The Philosophy of Recomposition: David Shields

We saw Emerson argue for a philosophy of “recomposition” in his essay “Quotation and Originality.” David Shields takes up the charge in Reality Hunger. In what ways is Shields’s project Emersonian? In what ways does his book work like an essay–at least in the senses of essay (as verb, as experiment) that we have been exploring? What is Shields’s philosophy of the essay?

Here are some clues to what Shields has in mind, and some links for further reading.

An interview with Colbert.

An interview where he name drops Emerson.

Here is an interview with Shields on Reality Hunger. In the interview, he discusses his interest in the ways nonfiction, in contrast to fiction, focuses on ideas and contemplation:

I love ideas and contemplation. The energy of the word as the writer wrestles with some personal or cultural cataclysm. Take Maggie Nelson’s Bluets, a very short book composed of nothing but discreet paragraphs, ostensibly about her breaking up with this guy. Lots of memoirs and novels would just trace the relationship…but what she does in a series of beautifully far-ranging paragraphs is explore why the human animal is so melancholy…why are we so blue? And she explores…she flies all over, and for me that is a far richer meditation…whereas the traditional approach would be unending chapters about how this couple broke up. So many novels are hamstrung by the formulaic execution of scene, setting, dialogue, character development, back story, narrative, momentum, epiphany, closure…there are exceptions, but the books I love tend to be anti-novels. They foreground contemplation.

Shields’s website.

Shields’s essay is highly paratactic–a vivid and perhaps extreme example of parataxis, this way of structuring thought (and specifically, a sentence or a group of sentences) that has long been associated with the essay. Recall that Jeff Porter identifies parataxis as a key element of the poetics of the essay. For more on parataxis (and its contrast with hypotaxis), read here.


Rhetorical Knowledge and the Essay

Some initial thoughts on how we can be to think rhetorically about reading and writing essays, and to make sense of a genre that emphasizes fluidity but also (since it is needs to be reader-friendly) structure and purpose. We will be practicing this rhetorical knowledge with the in-class writing (provisional paragraphs in your journal) as well as with the Writing Projects.

Most if not all of the essays we have written for schools have some sort of thesis statement. We are familiar with this. However, as you will see, not all essays beyond this school-based form will have a recognizable thesis. Yet, as I will argue, all essays can and should be thought more broadly as pursuing an argument, making a claim–even if, and perhaps especially if, that argument is hypothetical and experimental.

Rather than think of an argument more narrowly as “thesis-based,” it will help to recognize an argument more broadly as the following: [1]taking up a conventional or general, given view of a topic; [2]raising a question or posing a particular problem with that conventional view; [3]proposing to answer that question or respond to that problem.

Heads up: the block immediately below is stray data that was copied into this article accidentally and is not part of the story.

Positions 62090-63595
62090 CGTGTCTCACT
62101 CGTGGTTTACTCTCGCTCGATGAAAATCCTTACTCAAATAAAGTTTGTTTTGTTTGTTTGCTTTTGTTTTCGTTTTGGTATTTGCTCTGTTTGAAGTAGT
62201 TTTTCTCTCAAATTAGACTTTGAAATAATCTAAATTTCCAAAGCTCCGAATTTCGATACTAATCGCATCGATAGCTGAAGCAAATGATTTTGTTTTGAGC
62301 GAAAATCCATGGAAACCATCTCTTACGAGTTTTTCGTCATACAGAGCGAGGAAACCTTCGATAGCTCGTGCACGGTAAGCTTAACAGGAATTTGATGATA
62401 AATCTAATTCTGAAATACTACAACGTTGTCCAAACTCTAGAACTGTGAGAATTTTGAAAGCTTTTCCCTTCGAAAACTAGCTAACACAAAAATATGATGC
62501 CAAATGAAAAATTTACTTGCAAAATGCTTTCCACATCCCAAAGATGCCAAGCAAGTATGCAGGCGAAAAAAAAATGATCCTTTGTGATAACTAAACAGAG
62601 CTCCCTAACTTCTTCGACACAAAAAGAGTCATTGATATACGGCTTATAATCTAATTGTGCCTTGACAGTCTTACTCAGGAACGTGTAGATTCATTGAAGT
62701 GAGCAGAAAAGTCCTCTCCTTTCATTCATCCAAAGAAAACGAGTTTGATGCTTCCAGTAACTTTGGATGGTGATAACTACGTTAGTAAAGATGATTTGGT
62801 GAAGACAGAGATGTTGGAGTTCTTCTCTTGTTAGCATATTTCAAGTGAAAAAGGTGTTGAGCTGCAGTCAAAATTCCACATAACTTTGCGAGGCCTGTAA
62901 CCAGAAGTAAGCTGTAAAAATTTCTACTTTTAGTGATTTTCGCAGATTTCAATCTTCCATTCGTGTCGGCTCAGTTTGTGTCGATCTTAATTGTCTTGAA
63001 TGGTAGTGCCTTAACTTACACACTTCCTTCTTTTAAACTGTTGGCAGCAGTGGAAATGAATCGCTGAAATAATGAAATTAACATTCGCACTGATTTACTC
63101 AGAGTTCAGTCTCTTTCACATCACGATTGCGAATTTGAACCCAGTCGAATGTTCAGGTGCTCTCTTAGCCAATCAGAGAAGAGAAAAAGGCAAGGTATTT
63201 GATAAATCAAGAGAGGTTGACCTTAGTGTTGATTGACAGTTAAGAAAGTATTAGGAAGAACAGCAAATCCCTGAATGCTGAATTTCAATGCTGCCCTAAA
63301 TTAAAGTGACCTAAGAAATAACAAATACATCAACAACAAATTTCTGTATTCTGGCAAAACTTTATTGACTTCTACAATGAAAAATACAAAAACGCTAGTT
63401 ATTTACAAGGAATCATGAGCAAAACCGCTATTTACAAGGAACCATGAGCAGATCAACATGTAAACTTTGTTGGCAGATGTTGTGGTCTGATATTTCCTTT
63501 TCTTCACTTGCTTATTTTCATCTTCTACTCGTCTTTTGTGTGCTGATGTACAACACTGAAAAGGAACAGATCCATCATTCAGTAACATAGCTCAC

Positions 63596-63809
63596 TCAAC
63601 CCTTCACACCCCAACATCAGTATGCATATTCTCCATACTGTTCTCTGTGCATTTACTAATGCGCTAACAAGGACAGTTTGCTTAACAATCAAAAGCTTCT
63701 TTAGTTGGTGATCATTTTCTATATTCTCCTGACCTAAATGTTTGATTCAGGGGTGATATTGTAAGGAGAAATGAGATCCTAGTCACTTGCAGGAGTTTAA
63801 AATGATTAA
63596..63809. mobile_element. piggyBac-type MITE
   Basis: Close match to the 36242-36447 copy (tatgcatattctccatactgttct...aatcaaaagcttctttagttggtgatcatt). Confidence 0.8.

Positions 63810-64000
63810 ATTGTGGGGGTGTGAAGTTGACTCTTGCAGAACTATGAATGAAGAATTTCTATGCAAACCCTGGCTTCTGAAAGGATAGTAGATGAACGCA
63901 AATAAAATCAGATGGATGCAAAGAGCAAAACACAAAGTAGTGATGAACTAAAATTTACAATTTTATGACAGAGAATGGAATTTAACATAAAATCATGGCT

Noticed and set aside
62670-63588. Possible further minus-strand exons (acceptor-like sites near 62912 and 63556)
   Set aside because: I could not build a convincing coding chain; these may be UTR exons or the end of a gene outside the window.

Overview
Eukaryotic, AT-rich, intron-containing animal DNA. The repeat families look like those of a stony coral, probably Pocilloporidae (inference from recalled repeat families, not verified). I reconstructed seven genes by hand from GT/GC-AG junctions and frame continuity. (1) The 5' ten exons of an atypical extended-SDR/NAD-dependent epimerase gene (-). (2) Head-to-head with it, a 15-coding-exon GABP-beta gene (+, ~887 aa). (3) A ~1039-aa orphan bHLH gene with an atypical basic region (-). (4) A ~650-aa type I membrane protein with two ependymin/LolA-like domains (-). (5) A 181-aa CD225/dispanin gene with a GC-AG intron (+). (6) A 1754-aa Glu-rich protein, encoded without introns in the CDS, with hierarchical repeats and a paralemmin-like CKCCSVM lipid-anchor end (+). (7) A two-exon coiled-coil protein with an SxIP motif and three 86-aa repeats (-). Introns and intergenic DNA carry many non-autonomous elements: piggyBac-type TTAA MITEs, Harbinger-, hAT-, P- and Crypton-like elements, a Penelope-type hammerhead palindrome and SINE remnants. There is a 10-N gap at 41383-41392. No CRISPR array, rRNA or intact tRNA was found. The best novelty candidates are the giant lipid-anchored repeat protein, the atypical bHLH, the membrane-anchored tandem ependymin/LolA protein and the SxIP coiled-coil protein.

The DNA of an argument is thus: Give/Problem/Response. The response to the problem (or answer to the question) can also be called the “Claim.” A claim is developed with reasons and then supported with evidence: Claim/Reasons/Evidence. This is the code that the larger essay then replicates in its paragraphs. Each paragraph follows the Claim (topic sentence), Reason (one main reason for each paragraph), Evidence (supporting that main reason) structure.

As an example, consider the problem that Wampole poses and responds to in “The Essayification of Everything.”

I believe that the essay owes its longevity today mainly to this fact: the genre and its spirit provide an alternative to the dogmatic thinking that dominates much of social and political life in contemporary America. In fact, I would advocate a conscious and more reflective deployment of the essay’s spirit in all aspects of life as a resistance against the zealous closed-endedness of the rigid mind. I’ll call this deployment “the essayification of everything.”

You can identify the given and the problem in her opening paragraphs. Her notion of “essayification” is her response to that problem–and note how the argument/claim nests within it the problem it is responding to: essayification resists the problem of closed-endedness. You can then identify the reasons she proposes to support that claim/response, and furthermore, the particular evidence she points to in support of those reasons.

Since Wampole’s short essay is an example of the essay as op-ed, take a look at this recent discussion from another NYTimes op-ed writer (Bret Stephens) about the characteristics of a strong op-ed essay. I would suggest that these apply to essay-writing in general.